Low Field Magnetic Stimulation (LFMS) is a new electromagnetic experimental treatment for depression and anxiety. It uses a combination of low strength, high frequency electromagnetic field pulses to produce rapid improvements in mood. The rapid clinical response that LFMS provokes is significantly different from other treatments – subjects report mood improvement immediately upon treatment. These differences suggest that LFMS offers a new mechanism for the treatment of depression and anxiety.
The LFMS program at McLean Hospital is developing LFMS as a treatment for psychiatric disorders through an interdisciplinary program of clinical studies, functional imaging, cellular models, and systems design.
The LFMS program has four goals: increase the treatment effect, develop an improved device, characterize the clinical response in a set of related disorders, and establish an effective clinical protocol in collaboration with experienced clinical partners. This program includes the following projects:
- Optimize the treatment field parameters to increase the clinical effect, using fMRI and EEG
- Develop a smaller, more portable device that will operate on household power
- Evaluate LFMS as a treatment for PTSD and anxiety.
- Perform a large-scale study in major depression with an evaluation of clinical outcomes
History and Status The LFMS Device was developed at McLean Hospital by Dr. Michael Rohan following a serendipitous observation made during an MRI experiment in 2001. A recent publication of positive results (Rohan et al, Biological Psychiatry Aug 1 2014) has prompted interest in the technology; the observed patient response included a reduction in anxiety as well as in depression that suggests that LFMS could be successful as a treatment for PTSD.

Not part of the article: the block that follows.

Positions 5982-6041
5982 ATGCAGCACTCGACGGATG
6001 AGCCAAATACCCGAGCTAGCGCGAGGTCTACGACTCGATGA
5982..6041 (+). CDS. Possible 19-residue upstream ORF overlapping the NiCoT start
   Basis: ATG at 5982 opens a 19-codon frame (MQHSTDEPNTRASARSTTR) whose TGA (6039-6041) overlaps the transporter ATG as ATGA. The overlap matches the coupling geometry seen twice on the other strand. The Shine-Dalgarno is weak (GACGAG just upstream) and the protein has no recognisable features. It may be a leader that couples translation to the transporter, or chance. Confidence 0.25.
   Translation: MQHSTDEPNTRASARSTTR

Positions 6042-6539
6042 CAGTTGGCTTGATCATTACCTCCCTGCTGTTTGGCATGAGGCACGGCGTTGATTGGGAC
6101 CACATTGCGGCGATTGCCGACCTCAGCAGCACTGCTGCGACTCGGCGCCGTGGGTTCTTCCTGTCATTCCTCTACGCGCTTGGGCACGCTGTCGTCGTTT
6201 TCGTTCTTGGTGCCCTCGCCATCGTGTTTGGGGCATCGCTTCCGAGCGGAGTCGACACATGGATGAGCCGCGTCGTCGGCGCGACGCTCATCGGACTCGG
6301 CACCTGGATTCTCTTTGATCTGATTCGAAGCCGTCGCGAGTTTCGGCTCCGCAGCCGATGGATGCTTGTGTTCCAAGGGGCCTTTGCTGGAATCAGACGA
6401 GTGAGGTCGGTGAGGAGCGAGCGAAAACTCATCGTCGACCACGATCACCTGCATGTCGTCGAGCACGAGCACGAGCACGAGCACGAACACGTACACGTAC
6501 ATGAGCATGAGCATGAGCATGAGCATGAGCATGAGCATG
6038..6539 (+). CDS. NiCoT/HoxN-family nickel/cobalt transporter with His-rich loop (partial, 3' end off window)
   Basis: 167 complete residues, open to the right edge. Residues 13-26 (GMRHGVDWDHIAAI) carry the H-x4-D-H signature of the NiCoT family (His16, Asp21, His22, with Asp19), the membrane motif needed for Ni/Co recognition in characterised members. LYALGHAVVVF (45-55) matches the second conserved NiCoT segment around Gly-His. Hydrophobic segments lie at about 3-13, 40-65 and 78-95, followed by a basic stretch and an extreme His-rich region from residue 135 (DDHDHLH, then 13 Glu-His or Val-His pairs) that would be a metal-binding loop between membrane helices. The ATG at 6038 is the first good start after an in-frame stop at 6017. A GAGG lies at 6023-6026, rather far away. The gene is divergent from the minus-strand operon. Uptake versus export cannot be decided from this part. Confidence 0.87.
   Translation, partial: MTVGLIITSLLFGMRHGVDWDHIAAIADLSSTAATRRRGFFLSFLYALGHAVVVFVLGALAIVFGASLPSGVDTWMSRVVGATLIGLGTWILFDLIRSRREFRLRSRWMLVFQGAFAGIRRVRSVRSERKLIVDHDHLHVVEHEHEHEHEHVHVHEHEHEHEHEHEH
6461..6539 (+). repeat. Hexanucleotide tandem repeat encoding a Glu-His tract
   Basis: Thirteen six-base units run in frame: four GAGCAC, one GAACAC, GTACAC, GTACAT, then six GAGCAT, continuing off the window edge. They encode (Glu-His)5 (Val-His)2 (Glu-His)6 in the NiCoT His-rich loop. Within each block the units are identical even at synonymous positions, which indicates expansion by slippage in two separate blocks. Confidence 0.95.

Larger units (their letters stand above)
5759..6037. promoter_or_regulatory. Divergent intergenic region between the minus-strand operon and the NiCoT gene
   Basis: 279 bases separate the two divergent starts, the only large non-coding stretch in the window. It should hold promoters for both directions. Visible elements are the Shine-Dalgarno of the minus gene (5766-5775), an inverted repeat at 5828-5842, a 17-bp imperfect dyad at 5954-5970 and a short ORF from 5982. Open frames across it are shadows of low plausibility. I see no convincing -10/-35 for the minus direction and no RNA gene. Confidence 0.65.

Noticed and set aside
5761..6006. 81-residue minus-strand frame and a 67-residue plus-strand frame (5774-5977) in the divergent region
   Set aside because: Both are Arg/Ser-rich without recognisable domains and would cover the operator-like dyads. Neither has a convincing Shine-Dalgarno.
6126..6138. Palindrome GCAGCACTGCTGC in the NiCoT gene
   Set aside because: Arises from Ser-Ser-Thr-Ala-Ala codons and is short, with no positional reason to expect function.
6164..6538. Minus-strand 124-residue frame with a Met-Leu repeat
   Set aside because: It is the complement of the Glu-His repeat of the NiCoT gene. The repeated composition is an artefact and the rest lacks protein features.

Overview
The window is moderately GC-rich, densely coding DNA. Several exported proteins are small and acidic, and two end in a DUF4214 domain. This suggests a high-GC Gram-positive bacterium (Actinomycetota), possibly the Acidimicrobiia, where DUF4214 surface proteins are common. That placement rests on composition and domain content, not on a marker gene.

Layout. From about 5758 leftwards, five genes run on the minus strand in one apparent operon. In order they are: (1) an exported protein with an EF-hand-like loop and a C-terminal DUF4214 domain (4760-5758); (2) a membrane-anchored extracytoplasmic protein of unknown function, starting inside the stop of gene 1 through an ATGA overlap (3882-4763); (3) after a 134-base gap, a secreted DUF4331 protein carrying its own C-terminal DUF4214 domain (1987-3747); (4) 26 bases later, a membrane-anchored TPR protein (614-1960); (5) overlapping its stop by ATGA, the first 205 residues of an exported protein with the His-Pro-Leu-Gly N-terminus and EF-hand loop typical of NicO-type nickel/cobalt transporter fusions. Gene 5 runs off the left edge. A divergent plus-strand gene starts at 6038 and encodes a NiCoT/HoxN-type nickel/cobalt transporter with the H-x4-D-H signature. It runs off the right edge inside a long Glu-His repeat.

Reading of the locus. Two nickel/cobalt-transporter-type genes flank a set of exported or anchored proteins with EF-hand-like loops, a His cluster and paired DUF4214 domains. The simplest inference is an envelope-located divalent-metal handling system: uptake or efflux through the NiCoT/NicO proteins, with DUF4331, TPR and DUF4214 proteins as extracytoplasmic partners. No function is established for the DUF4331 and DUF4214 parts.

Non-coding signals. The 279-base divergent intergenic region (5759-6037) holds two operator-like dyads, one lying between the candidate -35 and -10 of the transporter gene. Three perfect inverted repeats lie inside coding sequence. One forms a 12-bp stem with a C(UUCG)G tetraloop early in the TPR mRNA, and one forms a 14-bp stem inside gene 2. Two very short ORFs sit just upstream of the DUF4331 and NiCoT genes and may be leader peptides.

Environment The LFMS program is located at McLean Hospital in Boston, MA USA, a Harvard Medical School teaching hospital, and is performed as academic research within this institution. McLean is a psychiatric hospital and provides access to patient recruiting, a medical and psychiatric professional staff, imaging equipment and resources, as well as the regulatory apparatus necessary for human research in psychiatry.
Michael L. Rohan After a career developing and producing the first fMRI systems at Advanced NMR Systems Inc., Dr. Michael Rohan came to McLean Hospital and Harvard Medical School in order to translate this experience to research in the field of psychiatry. The LFMS treatment is based on a discovery made in an MRI study of bipolar depression in 2001. Dr. Rohan developed this treatment from a hypothesis (following the original observation) into a medical device that is now being evaluated by the NIH as part of its RAPID program for fast acting antidepressants.